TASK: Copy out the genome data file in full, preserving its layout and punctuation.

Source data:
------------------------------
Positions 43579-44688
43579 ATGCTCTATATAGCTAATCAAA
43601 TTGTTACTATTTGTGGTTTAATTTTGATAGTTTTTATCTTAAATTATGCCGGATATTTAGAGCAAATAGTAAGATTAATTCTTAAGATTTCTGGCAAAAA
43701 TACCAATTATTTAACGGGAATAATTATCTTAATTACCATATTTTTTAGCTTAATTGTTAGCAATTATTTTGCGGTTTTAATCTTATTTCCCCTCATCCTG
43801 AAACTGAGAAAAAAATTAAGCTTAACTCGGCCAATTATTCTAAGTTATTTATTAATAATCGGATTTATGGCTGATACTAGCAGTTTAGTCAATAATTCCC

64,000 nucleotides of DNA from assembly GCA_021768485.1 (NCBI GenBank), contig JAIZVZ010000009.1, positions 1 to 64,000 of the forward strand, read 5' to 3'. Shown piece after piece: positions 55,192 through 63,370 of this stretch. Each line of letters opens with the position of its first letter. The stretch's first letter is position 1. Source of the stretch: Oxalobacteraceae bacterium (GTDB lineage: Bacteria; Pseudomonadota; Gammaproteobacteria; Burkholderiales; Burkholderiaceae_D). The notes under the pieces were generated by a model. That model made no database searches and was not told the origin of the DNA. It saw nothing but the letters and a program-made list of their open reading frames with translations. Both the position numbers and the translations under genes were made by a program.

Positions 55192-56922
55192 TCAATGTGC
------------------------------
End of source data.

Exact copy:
Positions 43579-44688
43579 ATGCTCTATATAGCTAATCAAA
43601 TTGTTACTATTTGTGGTTTAATTTTGATAGTTTTTATCTTAAATTATGCCGGATATTTAGAGCAAATAGTAAGATTAATTCTTAAGATTTCTGGCAAAAA
43701 TACCAATTATTTAACGGGAATAATTATCTTAATTACCATATTTTTTAGCTTAATTGTTAGCAATTATTTTGCGGTTTTAATCTTATTTCCCCTCATCCTG
43801 AAACTGAGAAAAAAATTAAGCTTAACTCGGCCAATTATTCTAAGTTATTTATTAATAATCGGATTTATGGCTGATACTAGCAGTTTAGTCAATAATTCCC

64,000 nucleotides of DNA from assembly GCA_021768485.1 (NCBI GenBank), contig JAIZVZ010000009.1, positions 1 to 64,000 of the forward strand, read 5' to 3'. Shown piece after piece: positions 55,192 through 63,370 of this stretch. Each line of letters opens with the position of its first letter. The stretch's first letter is position 1. Source of the stretch: Oxalobacteraceae bacterium (GTDB lineage: Bacteria; Pseudomonadota; Gammaproteobacteria; Burkholderiales; Burkholderiaceae_D). The notes under the pieces were generated by a model. That model made no database searches and was not told the origin of the DNA. It saw nothing but the letters and a program-made list of their open reading frames with translations. Both the position numbers and the translations under genes were made by a program.

Positions 55192-56922
55192 TCAATGTGC